4. ^ "3分鐘驚悚影片!惡男沒戴口罩竟抓狂 屏東超商女店員慘被「徒手挖眼睛」 | 蘋果新聞網 | 蘋果日報". 蘋果新聞網 (in Chinese (Taiwan)). 2021-09-29. Retrieved 2022-02-16.
  5. ^ "【挖眼案翻版再現】北市女女勸鄰居戴口罩遭砍 兇手交保後強制就醫". tw.news.yahoo.com (in Chinese). Retrieved 2022-02-07.
  6. ^ "Jacobson v. Massachusetts, 197 U.S. 11 (1905)". Justia Law. Retrieved 2021-10-14.
  7. ^ "Could the President or Congress Enact a Nationwide Mask Mandate?". CRS Reports. August 6, 2020.{{cite web}}: CS1 maint: url-status (link)
  8. ^ "U.S.C. Title 42 - THE PUBLIC HEALTH AND WELFARE". www.govinfo.gov. Retrieved 2021-11-04.
  9. ^ "Use Masks to Slow the Spread of COVID-19". Centers for Disease Control and Prevention. 2021-08-12. Retrieved 2021-11-04.{{cite web}}: CS1 maint: url-status (link)
  10. ^ "Executive Order on Protecting the Federal Workforce and Requiring Mask-Wearing". The White House. 2021-01-21. Retrieved 2021-10-14.
  11. ^ "TSA extends face mask requirement through January 18, 2022 | Transportation Security Administration". Transportation Security Administration. Retrieved 2021-10-14.{{cite web}}: CS1 maint: url-status (link)
  12. ^ "Penalty for refusal to wear a face mask | Transportation Security Administration". Transportation Security Administration. Retrieved 2021-10-14.{{cite web}}: CS1 maint: url-status (link)
  13. ^ Lehmann, Eliyahu Y.; Lehmann, Lisa Soleymani (September 2021). "Responding to Patients Who Refuse to Wear Masks During the Covid-19 Pandemic". Journal of General Internal Medicine. 36 (9): 2814–2815. doi:10.1007/s11606-020-06323-x. ISSN 0884-8734. PMC 7590988. PMID 33111236.
  14. ^ a b Taylor, Steven; Asmundson, Gordon J. G. (2021-02-17). "Negative attitudes about facemasks during the COVID-19 pandemic: The dual importance of perceived ineffectiveness and psychological reactance". PLOS ONE. 16 (2): e0246317. Bibcode:2021PLoSO..1646317T. doi:10.1371/journal.pone.0246317. ISSN 1932-6203. PMC 7888611. PMID 33596207.
  15. ^ "Covid: Passes required for fans Wales v New Zealand match". BBC News. 30 October 2021.
  16. ^ Ayalon, Liat (14 April 2020). "There is nothing new under the sun: ageism and intergenerational tension in the age of the COVID-19 outbreak" (PDF). International Psychogeriatrics. 32 (10): 1221–1224. doi:10.1017/S1041610220000575. PMC 7184144. PMID 32284078.
  17. ^ Palmer, Carl L.; Peterson, Rolfe D. (9 July 2020). "Toxic Mask-ulinity: The Link between Masculine Toughness and Affective Reactions to Mask Wearing in the COVID-19 Era" (PDF). Politics & Gender. 16 (4): 1044–1051. doi:10.1017/S1743923X20000422. ISSN 1743-923X.
  18. ^ Capraro, Valerio; Barcelo, Hélène (11 May 2020). "The effect of messaging and gender on intentions to wear a face covering to slow down COVID-19 transmission". PsyArXiv. arXiv:2005.05467. doi:10.31234/osf.io/tg7vz. S2CID 218596304.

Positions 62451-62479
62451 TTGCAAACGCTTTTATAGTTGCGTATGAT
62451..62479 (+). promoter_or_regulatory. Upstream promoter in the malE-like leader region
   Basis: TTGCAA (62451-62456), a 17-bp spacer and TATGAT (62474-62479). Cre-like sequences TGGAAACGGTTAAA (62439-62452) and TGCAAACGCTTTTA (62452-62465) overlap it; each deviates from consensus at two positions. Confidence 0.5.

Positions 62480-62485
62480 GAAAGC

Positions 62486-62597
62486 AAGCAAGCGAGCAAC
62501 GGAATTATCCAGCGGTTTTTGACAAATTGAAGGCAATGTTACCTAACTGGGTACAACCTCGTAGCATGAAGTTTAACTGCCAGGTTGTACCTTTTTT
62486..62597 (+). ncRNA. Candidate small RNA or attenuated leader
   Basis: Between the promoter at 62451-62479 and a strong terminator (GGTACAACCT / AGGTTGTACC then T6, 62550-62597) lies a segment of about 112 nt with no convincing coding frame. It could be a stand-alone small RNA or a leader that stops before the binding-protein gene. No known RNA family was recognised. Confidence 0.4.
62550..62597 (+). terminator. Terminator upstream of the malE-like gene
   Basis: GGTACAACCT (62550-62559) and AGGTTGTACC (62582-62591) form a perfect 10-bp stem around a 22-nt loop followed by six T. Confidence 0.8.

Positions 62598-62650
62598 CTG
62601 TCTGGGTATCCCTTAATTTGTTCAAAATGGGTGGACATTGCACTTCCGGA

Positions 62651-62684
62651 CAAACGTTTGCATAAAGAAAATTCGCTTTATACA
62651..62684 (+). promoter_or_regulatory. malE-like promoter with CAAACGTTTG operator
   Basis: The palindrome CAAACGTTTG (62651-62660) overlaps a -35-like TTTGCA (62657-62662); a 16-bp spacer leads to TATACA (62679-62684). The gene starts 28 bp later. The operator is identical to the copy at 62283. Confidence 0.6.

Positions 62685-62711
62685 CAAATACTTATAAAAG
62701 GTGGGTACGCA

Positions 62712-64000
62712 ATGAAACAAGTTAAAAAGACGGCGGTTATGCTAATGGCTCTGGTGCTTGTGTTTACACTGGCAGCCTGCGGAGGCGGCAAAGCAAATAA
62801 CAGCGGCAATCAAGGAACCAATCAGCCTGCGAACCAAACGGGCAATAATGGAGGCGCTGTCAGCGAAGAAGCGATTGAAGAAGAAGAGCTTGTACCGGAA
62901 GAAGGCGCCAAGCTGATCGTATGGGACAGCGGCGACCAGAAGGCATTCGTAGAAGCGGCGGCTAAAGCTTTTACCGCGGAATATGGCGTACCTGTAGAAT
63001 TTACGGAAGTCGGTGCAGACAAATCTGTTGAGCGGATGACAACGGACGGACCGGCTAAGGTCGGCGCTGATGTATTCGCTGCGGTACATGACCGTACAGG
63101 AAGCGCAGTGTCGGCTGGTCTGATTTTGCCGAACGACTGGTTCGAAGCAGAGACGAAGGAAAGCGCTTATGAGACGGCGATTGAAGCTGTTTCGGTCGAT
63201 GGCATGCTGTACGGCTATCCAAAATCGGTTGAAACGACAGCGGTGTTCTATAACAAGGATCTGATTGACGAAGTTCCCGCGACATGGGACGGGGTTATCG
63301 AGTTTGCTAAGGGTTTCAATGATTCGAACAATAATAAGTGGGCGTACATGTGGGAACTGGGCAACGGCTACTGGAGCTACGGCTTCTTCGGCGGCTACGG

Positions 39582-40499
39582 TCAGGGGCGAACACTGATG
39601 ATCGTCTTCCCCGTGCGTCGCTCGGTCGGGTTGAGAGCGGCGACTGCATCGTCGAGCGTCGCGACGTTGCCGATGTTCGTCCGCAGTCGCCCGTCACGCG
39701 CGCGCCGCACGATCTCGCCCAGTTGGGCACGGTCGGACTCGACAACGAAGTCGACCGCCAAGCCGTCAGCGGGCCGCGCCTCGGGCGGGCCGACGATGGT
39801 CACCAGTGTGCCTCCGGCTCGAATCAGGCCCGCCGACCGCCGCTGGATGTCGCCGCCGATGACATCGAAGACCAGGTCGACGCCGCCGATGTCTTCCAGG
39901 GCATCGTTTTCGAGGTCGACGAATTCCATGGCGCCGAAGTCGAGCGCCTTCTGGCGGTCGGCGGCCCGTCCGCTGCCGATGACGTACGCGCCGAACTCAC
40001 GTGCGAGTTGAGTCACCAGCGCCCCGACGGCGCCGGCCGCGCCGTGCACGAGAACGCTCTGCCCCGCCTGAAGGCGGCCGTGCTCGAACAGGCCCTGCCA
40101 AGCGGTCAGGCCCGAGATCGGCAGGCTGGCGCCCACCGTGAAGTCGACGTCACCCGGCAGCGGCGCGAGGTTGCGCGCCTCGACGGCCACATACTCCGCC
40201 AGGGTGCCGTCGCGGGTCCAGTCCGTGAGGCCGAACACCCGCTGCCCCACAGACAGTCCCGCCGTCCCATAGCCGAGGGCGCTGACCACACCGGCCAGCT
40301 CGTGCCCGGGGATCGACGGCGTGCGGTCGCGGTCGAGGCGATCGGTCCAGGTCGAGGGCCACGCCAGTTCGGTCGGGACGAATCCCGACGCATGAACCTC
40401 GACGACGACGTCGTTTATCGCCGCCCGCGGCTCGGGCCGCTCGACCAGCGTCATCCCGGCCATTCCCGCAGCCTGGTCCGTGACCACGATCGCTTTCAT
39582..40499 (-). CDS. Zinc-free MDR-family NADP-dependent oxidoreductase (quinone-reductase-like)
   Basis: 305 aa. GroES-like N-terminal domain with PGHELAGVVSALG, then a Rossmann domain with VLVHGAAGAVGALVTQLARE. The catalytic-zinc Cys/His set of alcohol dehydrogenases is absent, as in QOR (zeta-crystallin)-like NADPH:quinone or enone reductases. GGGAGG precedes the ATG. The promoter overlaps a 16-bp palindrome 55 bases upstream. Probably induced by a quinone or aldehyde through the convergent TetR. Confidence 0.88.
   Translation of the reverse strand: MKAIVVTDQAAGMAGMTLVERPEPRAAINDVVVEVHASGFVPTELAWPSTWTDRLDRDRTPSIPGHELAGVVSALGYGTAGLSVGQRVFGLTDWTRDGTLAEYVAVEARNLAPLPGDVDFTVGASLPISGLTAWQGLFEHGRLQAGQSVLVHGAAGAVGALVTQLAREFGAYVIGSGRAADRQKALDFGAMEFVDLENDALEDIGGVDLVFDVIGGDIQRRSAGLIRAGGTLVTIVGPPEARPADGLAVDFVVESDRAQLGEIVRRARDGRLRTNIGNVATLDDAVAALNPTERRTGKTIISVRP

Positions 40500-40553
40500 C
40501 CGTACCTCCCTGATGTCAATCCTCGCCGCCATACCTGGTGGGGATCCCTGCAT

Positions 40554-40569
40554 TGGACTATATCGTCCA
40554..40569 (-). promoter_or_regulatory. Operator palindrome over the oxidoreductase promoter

19. ^ Latkin, Carl A.; Dayton, Lauren; Yi, Grace; Colon, Brian; Kong, Xiangrong (2021-02-16). "Mask usage, social distancing, racial, and gender correlates of COVID-19 vaccine intentions among adults in the US". PLOS ONE. 16 (2): e0246970. Bibcode:2021PLoSO..1646970L. doi:10.1371/journal.pone.0246970. ISSN 1932-6203. PMC 7886161. PMID 33592035.
  20. ^ Padilla, Mariel (2 June 2020). "Who's Wearing a Mask? Women, Democrats and City Dwellers". The New York Times. Retrieved 27 May 2021.
  21. ^ Haischer, Michael H.; Beilfuss, Rachel; Hart, Meggie Rose; Opielinski, Lauren; Wrucke, David; Zirgaitis, Gretchen; Uhrich, Toni D.; Hunter, Sandra K. (2020-10-15). "Who is wearing a mask? Gender-, age-, and location-related differences during the COVID-19 pandemic". PLOS ONE. pp. e0240785. doi:10.1371/journal.pone.0240785.
  22. ^ Hao, Feng; Shao, Wanyun; Huang, Weiwei (2021-03-01). "Understanding the influence of contextual factors and individual social capital on American public mask wearing in response to COVID–19". Health & Place. 68: 102537. doi:10.1016/j.healthplace.2021.102537. ISSN 1353-8292. PMC 7894115. PMID 33636596.
  23. ^ Marcus, Julia (23 June 2020). "The Dudes Who Won't Wear Masks". The Atlantic. Retrieved 27 May 2021.
  24. ^ Ruiz, Rebecca (19 July 2020). "Don't shame people who don't wear masks. It won't work". Mashable. Retrieved 27 May 2021.
  25. ^ Bhasin, Tavishi; Butcher, Charity; Gordon, Elizabeth; Hallward, Maia; LeFebvre, Rebecca (2020-12-02). "Does Karen wear a mask? The gendering of COVID-19 masking rhetoric". International Journal of Sociology and Social Policy. 40 (9/10): 929–937. doi:10.1108/IJSSP-07-2020-0293. S2CID 224923818.
  26. ^ Todd, Carolyn L. (2 February 2021). "Delta Has Now Banned Nearly 1,000 Passengers for Not Following Mask Rules". Self. Retrieved 15 June 2021.
  27. ^ Michaelsen, Shannen (15 September 2020). "VIDEO: Maskless Man Ejected from Disney's Hollywood Studios Today While Screaming Misquotes from Pixar's "A Bugs Life"". WDW News Today. Retrieved 26 June 2021.
  28. ^ "Tesco, Asda and Waitrose ban shoppers without face masks". BBC News. 12 January 2021. Retrieved 15 June 2021.
  29. ^ "Caught multiple times without a face mask? You may face a criminal case". Deccan Herald. 2 October 2020. Retrieved 15 June 2021.
  30. ^ Shiel, Tom (17 December 2020). "Two months in jail for man wearing mask on head 'like a hat'". The Irish Times. Retrieved 15 June 2021.
  31. ^ "COVID-19 and Your Health". Centers for Disease Control and Prevention. 11 February 2020. Retrieved 22 December 2021.

Media files used on this page

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Seattle Police Department officer number 271, Trio of coppers in 1918 detail, from- 165-WW-269B-25-police-l (cropped).jpg
Policemen in Seattle wearing masks made by the Red Cross, during the influenza epidemic. December 1918.